I know: “that’s not SAN”, but the point I’m making is the mark-up. If you are working at a place that allows you to play the lone ranger and blow everyone away with three letter vendor acronyms, good for ya’!

Lone rangers are the biggest blocker for most enterprises from a technical perspective, second only to politics.

Leave out the last sentence next time, that attitude overshadows your entire comment and isn't a good fit for HN.

Not a chance buddy. I've been here for a while, and this place has become reddit, with mods from /r/incels. I have two accounts. When I see someone with zero knowledge of subject matter, like OP, authoritatively and dismissively spew complete bs, I reply like I do.

People with a clear agenda spewing fake crap gets upvoted here now. Disagree with a mod - your comments are shadow removed, and possibly your account is shadow banned, with no warning, so the insecure mod can feel better.

I give actual valuable information from 20 years of experience at almost all the fortune100 firms. Snarkness? Yes. Much better and funnier than the guy I replied to.

I know you disagree. That's specifically why I include sentences like the last - to draw attention to the issue. comment karma has become useless here. Stuff is greyed out, stuff is shadow deleted - good things, filtered by idiots. I don't want my content filtered by insecure idiots.

Hey budz, many around here have 20+ years of experience.

I've fought all my career to get "enterprise" folks to understand that spending $100s of mill on hardware vendors and 3rd party software is madness, if what you are doing is actually mission critical.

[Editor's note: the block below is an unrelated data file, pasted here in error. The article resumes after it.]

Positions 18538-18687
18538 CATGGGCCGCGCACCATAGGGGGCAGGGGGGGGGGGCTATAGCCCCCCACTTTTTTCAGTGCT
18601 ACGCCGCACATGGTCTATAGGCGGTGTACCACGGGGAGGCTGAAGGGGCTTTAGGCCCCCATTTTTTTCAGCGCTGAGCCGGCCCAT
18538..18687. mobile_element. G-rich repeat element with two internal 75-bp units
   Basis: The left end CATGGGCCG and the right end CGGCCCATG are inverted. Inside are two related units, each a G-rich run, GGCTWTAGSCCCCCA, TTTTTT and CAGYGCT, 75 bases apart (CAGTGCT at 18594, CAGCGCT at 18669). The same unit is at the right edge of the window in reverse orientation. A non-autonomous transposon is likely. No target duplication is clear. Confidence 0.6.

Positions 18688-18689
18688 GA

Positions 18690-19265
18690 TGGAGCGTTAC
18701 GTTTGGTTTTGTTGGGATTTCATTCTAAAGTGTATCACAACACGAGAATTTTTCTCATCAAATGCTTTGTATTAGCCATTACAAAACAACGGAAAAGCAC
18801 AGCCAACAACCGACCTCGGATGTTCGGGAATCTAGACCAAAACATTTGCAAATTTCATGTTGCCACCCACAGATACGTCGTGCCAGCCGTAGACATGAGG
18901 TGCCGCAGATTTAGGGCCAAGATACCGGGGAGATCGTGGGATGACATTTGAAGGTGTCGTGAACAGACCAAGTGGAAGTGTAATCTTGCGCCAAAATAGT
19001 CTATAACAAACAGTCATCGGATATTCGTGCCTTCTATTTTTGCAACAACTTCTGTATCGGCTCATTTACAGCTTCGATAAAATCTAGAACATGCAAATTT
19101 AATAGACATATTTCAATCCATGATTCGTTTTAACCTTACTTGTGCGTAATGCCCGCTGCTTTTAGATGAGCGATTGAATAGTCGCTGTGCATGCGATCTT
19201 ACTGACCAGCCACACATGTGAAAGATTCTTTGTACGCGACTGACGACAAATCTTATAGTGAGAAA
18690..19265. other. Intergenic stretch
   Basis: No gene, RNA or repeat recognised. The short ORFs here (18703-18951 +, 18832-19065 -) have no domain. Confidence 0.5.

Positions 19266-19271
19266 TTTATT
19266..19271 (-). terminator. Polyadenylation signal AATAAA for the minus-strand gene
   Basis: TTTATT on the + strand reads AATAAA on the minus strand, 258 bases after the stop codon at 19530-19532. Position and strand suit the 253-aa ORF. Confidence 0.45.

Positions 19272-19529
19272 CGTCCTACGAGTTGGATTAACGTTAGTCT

Money should be spend on acquiring talent and adapting to actual business needs.

The business you support could not care less about your shiny toys, they want to transform, and probably yesteryear!

A digression here, from one of your other posts: if your business applications rely on live migration of vm's, you're doing it wrong. You should take this up with your CIO or even better the CTO, but he's probably busy looking at Gartner magic quadrants and contemplating the dire need of a blockchain.

Keep an open mind, and keep it simple. Best advice ever in this crazy business!

plenty of talent, and for stability and performance all that talent spends millions of dollars on top of the line proven solutions. Applications rely on live migrations for load balancing a farm, and it happens automatically in the background around the clock to rebalance farms. Hardware maintenance is another use case. So is a bucket of water. So is change control - I want to load new HBA firmware? I'll evacuate the ESX to somewhere else first.

no one contemplates blockchain, but for someone CIO level, gartner quadrants present a quick high-level summary of where the industry is going. and $100mil+ for hardware is completely normal to run things that process billions of dollars. The US treasury department is a great example. Mastercard is another.

What you describe is said talent doing it wrong.